When many Ohio State students think about a Buckeye initiative to cure cancer, Buckeyethon is what typically comes to mind. This year's dance marathon raised $1,510,039.39, a great sum to fund cancer research.
What many students might not know, however, is that there are a few select undergraduate students who are not just helping to fund the research, but rather are leading their own cancer-research projects.
The Pelotonia Undergraduate Fellowship Program offers Ohio State students the opportunity for a one-year research fellowship in which they are given access to equipment and faculty members to aid in their extensive projects. To date, nearly 179 Pelotonia Undergraduate Fellows have been funded after being admitted to the program, following a highly competitive application process. The typical pool of around 80 applications tends to be quite diverse as undergraduates from any major can apply for the fellowship. Of the 25 undergraduate students accepted in 2016, 15 were Honors students.
Shannon Loftus, a senior Honors student from Newark, Ohio, first heard of the fellowship from colleagues in her lab who were former recipients. As Shannon began working through the lengthy application process, which includes writing a detailed proposal as well as submitting several letters of recommendation, she was further encouraged by her mentors at the lab.
Shannon's interest and passion for cancer research comes from a personal experience she had when her father was diagnosed with melanoma when she was in grade school. Luckily, her father's cancer was cured with little to no complications, but Shannon recognizes that this is typically not the case. Her passion and drive will carry Shannon to graduate school in the fall to continue in the biomedical sciences field with a plan to continue to do research on cancer immunology.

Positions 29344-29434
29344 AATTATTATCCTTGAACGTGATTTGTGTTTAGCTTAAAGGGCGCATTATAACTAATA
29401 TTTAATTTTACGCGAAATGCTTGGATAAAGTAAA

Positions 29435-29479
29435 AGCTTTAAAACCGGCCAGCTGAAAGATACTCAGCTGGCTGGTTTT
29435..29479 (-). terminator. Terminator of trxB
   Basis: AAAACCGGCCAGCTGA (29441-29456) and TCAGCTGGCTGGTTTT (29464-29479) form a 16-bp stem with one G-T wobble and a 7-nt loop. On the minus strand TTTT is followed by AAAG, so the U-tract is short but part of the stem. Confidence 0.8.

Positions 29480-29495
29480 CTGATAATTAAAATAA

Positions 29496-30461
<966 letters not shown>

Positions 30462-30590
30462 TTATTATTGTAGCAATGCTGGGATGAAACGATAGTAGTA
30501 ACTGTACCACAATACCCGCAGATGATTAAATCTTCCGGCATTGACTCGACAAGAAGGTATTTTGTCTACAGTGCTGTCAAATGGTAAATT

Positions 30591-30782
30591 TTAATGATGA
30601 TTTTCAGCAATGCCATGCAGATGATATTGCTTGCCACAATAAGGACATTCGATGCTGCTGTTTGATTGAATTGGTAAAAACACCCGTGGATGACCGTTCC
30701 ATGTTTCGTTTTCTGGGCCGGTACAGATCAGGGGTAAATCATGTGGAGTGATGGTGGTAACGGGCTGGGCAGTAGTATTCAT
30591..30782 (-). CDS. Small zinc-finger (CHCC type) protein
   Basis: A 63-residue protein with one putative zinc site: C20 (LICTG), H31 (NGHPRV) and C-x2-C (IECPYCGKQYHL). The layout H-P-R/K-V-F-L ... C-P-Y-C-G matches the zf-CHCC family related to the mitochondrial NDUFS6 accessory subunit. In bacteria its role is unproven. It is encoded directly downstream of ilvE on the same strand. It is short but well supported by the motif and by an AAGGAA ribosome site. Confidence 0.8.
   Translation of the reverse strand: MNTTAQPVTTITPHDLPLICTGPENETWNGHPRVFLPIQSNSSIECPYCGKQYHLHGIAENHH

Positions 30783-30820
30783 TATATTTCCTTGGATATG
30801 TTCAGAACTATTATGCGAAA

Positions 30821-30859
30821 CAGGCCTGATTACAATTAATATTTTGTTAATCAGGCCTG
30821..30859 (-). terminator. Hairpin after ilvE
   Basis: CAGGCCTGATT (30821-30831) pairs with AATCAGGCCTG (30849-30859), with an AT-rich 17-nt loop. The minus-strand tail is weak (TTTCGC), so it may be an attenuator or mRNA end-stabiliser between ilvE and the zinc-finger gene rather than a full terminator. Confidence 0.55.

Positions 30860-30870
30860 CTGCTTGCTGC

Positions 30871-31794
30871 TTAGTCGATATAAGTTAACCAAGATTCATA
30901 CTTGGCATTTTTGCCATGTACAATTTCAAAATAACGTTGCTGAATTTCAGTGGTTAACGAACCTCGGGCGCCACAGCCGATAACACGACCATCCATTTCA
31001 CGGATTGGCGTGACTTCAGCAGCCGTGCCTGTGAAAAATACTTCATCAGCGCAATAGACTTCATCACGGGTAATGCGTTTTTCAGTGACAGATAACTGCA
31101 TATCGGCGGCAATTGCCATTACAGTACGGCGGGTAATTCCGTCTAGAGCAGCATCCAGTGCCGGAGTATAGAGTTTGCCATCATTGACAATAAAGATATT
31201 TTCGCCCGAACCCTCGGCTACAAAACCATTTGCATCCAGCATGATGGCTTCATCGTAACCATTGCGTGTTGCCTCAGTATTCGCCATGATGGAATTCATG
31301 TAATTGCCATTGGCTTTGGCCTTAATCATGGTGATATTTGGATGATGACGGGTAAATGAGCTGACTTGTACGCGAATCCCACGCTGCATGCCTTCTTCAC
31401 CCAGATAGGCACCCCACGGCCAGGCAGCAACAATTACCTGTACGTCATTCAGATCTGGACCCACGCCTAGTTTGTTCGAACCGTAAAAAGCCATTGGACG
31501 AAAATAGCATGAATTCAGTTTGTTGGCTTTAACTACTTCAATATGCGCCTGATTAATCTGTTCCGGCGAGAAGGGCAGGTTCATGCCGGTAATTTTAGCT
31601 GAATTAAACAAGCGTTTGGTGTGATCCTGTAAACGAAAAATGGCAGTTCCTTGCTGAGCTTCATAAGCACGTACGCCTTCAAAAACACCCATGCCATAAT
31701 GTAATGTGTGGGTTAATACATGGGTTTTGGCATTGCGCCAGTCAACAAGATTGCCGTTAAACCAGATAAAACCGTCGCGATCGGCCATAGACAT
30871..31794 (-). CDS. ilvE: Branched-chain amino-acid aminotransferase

Until then, the Pelotonia Fellowship provides her with an excellent platform from which she can research, develop and execute her own project. Shannon chose to focus on prostate cancer, the leading cancer diagnosis in men. Research has shown that people with higher levels of soy in their diet typically have a lower risk for prostate cancer. These findings are due to the isoflavones found in soy that have been shown to have anticancer activity. Shannon will be studying these biologically active chemicals and how they affect the immune system, specifically in respect to prostate cancer. The hope is that these studies will result in a new therapy in which soy can be used in the diet as a less invasive treatment for patients.
To implement the study, Shannon has conducted two long-term studies in which mice with prostate cancer are being fed either a control or soy-enriched diet for a number of weeks. She will then be observing the fluctuations of numbers in both good and bad immune cells and then comparing the two diets' results.
Similar to Shannon's story, Ryan Judd, a senior double majoring in Biology and Biochemistry, has had an interest in cancer research since a young age as a result of a family member being personally affected by lymphoma.
It was within his first week of his freshman year that Ryan, an Honors student, reached out to Dr. Michael Caligiui, CEO of the James, and was soon able to work in the lab. For his Pelotonia project, Ryan wanted to focus on "understanding the role of the social environment in cancer progression through the function of a stress hormone in causing immune cells to kill cancer cells."